As we approach the end of a federal election campaign unprecedented in length and breadth, discussion on issues that impact the most marginalized and vulnerable Canadians has remained disconcertingly absent. Even more troubling is that these same people are increasingly disenfranchised, making the need for public debate on issues that directly impact them all the more urgent.
The last parliamentary session saw the passage of two major pieces of legislation that promise to further displace and endanger the lives of those who are already vulnerable. Both laws were introduced without adequate consultation with the populations they impact, and each deserves to be vigorously debated by Canadians. To date, neither has.
The Conservative government enacted Bill C-36, the Protection of Communities and Exploited Persons Act (PCEPA), last December, in response to the Supreme Court of Canada’s unanimous decision to strike down Criminal Code provisions on prostitution on the grounds they violated sex workers’ rights to security under the Charter. The PCEPA has resulted in sweeping criminalization of the sex industry that targets sex workers, clients, and third parties, and duplicates the harms of the previous laws.
By imposing more criminalization, the PCEPA makes it more difficult for sex workers to use measures that they know will enhance their safety and to access police protection. These laws disproportionately impact sex workers who are women, Indigenous, migrants, transgender, poor, and/or street-involved, along with other particularly marginalized groups – the very groups whose rights to safety and security the Supreme Court intended to protect when it invalidated the old laws.
Throughout the crafting of the legislation, the government failed to meaningfully engage the people most impacted by the new laws – sex workers themselves.
This process was repeated again this spring with Bill C-2, The Respect for Communities Act, which imposes requirements that effectively block the establishment of more supervised injection facilities like Vancouver’s Insite. These facilities provide life-saving health services by giving people who use drugs a place to safely inject the drugs to which they are addicted, under the supervision of a nurse who can intervene if something goes wrong. A large body of evidence has shown that supervised injection facilities prevent death by overdose and transmission of infectious diseases such as HIV and hepatitis C.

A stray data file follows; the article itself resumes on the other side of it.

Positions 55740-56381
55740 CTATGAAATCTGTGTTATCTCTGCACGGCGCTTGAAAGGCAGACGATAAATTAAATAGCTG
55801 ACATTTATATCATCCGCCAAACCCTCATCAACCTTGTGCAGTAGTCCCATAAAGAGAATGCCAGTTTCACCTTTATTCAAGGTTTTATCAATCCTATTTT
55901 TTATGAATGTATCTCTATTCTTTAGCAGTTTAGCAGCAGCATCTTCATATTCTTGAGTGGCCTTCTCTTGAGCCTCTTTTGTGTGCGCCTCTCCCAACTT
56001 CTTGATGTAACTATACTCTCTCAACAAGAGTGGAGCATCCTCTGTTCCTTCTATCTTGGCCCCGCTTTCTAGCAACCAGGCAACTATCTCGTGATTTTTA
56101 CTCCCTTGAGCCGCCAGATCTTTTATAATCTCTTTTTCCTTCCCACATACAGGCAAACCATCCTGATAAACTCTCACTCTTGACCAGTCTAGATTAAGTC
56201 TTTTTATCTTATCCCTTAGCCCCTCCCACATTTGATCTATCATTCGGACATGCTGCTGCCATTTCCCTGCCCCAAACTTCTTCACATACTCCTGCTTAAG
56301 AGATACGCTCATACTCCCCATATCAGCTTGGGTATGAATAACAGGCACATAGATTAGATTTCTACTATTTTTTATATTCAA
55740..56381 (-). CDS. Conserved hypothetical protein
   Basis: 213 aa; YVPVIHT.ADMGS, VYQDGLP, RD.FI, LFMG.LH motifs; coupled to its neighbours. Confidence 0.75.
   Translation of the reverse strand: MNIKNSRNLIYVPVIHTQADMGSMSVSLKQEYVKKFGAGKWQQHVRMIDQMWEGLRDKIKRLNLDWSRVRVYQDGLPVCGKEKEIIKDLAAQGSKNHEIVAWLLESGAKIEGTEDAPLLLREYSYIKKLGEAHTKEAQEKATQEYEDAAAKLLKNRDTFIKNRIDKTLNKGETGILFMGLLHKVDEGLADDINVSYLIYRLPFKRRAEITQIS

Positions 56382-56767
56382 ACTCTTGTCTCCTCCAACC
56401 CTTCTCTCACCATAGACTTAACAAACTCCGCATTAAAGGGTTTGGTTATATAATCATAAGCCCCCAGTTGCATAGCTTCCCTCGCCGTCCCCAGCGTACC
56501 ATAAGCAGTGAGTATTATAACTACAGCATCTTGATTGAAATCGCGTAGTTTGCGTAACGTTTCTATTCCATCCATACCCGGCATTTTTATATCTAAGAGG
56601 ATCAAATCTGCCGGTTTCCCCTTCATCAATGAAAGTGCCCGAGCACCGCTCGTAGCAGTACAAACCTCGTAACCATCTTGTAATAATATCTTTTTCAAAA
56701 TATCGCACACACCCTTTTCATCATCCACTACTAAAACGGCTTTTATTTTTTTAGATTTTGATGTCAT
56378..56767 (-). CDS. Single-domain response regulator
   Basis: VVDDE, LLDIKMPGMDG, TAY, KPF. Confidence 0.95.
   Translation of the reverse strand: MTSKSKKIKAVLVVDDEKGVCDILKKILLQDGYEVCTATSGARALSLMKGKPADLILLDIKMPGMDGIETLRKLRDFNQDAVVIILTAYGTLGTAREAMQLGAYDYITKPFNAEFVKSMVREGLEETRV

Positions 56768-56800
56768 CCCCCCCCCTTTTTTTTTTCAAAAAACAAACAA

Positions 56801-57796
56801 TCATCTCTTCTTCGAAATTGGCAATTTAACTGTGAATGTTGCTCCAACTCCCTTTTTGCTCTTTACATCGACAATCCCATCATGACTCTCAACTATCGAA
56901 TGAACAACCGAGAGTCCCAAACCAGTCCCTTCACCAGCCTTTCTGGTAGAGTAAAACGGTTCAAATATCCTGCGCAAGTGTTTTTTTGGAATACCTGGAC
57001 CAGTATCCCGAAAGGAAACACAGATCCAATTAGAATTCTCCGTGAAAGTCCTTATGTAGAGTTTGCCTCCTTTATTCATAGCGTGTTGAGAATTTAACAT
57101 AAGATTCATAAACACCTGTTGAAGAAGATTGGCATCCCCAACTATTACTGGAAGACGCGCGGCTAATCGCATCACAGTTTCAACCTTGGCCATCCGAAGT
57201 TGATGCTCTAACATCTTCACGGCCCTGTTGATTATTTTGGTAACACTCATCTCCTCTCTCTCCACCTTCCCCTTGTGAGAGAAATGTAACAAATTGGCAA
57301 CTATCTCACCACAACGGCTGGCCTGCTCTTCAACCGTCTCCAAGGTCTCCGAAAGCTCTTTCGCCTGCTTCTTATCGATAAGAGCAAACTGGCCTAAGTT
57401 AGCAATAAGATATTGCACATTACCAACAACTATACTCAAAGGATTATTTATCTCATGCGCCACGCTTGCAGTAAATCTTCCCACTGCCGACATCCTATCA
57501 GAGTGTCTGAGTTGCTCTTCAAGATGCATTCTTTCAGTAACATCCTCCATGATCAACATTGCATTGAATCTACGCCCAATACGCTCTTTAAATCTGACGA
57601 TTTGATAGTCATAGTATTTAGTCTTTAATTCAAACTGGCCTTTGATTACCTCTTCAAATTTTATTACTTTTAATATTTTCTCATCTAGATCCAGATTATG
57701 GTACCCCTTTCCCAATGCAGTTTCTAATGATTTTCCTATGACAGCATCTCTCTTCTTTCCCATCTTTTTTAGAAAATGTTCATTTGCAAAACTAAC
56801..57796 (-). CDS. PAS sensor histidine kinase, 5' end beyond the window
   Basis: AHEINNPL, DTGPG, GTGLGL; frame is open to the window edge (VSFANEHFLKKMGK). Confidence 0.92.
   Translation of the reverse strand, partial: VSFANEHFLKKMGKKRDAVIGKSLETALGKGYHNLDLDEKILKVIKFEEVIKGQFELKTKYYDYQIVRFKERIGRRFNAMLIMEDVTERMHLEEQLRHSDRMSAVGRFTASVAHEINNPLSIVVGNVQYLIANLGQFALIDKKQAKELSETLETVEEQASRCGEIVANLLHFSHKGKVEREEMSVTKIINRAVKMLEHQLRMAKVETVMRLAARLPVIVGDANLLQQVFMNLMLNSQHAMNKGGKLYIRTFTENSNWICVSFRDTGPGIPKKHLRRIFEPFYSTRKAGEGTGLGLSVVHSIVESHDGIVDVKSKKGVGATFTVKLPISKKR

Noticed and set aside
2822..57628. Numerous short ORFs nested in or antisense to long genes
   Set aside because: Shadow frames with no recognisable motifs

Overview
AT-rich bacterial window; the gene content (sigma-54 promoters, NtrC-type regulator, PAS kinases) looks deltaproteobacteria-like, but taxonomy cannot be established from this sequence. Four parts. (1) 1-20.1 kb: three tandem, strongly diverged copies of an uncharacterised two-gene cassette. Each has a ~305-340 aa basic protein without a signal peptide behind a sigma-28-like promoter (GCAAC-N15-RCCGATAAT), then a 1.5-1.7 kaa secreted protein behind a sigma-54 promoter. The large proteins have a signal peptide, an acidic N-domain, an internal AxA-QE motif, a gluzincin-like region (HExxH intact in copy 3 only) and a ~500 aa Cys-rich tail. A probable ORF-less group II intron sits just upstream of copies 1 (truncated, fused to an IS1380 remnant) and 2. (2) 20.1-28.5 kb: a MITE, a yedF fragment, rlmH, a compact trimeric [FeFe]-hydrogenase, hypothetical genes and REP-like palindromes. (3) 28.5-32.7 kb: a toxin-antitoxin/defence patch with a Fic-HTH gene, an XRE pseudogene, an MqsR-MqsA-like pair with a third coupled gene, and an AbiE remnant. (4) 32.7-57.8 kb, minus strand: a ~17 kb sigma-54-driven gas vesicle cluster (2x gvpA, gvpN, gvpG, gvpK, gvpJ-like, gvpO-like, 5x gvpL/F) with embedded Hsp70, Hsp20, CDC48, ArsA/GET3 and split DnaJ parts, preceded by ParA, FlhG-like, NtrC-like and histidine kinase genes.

Supervised injection services protect the lives of Canadians who are entrenched in poverty, and for some of our neighbours here in the Downtown Eastside, Insite is the only accessible health care facility they ever visit.
Senate Committee hearings on both Bills C-2 and C-36 limited the testimony of drug users and sex workers, instead focusing on testimonies from anti-drug prohibitionists, sex work abolitionists, and others with a tough-on-crime agenda.
Those who have been left out of the political process are further alienated by recent Elections Act changes that will inhibit socially isolated Canadians from voting. Previously people without proper identification or a permanent address – who already faced numerous barriers to voting – could have someone vouch for their identity and residency. This was a way for services providers and family members to assist others to vote. Not only does the new law require two pieces of ID; new requirements for vouching (signing a written oath of residence) also mean the person taking the oath can only vouch for a single person – where previously they could vouch for many.
This disenfranchisement entrenches the social and political isolation experienced by many vulnerable people, whose right to vote has been limited and who have been excluded from providing input to legislation that directly impacts them.
Aside from the Conservatives, all the major federal parties have made promises to repeal the laws brought into effect under the PCEPA. They also opposed Bill C-2, and have promised to replace it with laws grounded in scientific evidence that demonstrates the inefficacy of criminalization. Still, drug policy, sex work, and other urgent human rights issues such mandatory minimums for minor drug offences and the lack of a national strategy for housing our homeless have been largely avoided in the mainstream political dialogue.
Every voice matters. Increasingly, a minority of our adult population elects our lawmakers. We must do better at engaging all Canadians in the democratic process, lest we lose the right to call it that.
Brenda Belak and Adrienne Smith are lawyers with Pivot Legal Society.
Photo courtesy flickr/dennissylvesterhurd